Wanted: Better FCC indecency complaint stats

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The Federal Communications Commission has released its latest broadcasting indecency complaint statistics, and as usual they are a roller coaster affair. In the first quarter of 2008, the number of complaints for "indecency/obscenity" shot up to 108,919 in January, then dropped to 10,825 in February, then collapsed to 1,187 in March. In the second quarter of the year, April's stats briefly rose again to 24,068, then fell to 679 and 311, respectively, in May and June. This repeats the wildly fluctuating pattern of the last three years, when complaints have risen from 179 to over 160,000 in a matter of months. These numbers stand in stark contrast to the FCC's stats for "general criticism" (whatever that means), which tend to stay constant from month to month. In the first three months of 2008, for example, they came out at 193, 487, and 270. And so, once again, Ars wonders whether the agency's indecency/obscenity statistics reflect spontaneous viewer response to the level of erotic/linguistic friskiness on TV or solely on the power of coordinated campaigns launched by groups like the Parents Television Council.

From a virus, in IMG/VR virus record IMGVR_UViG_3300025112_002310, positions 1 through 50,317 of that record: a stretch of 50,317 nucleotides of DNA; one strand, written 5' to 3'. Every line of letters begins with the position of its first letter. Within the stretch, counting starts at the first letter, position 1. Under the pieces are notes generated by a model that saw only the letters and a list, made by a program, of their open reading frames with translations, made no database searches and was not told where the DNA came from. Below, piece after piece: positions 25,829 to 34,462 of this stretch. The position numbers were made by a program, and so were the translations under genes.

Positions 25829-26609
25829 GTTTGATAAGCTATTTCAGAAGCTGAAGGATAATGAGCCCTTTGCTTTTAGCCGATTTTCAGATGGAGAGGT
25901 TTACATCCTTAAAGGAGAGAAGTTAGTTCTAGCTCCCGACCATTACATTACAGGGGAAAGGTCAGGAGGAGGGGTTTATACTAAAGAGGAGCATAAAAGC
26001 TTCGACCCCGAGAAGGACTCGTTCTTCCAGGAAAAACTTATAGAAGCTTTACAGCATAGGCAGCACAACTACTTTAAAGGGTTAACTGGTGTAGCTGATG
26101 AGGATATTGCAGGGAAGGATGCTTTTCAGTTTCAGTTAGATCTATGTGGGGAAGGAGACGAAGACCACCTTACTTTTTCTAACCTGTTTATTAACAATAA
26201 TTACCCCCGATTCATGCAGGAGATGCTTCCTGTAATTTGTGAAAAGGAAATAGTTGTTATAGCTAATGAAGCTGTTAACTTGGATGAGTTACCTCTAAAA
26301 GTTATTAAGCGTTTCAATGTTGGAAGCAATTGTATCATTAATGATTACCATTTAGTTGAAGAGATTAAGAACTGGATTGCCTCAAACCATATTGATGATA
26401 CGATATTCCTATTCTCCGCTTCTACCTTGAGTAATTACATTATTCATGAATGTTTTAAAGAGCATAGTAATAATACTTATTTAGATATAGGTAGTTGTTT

It's time for the FCC to more fully disclose the nature of these complaints, answering at least the following three questions.

1) How many come from web auto-forms?

2) Who filed these complaints?

3) Did the complainer actually see/hear the program?

Wanted: Better FCC indecency complaint stats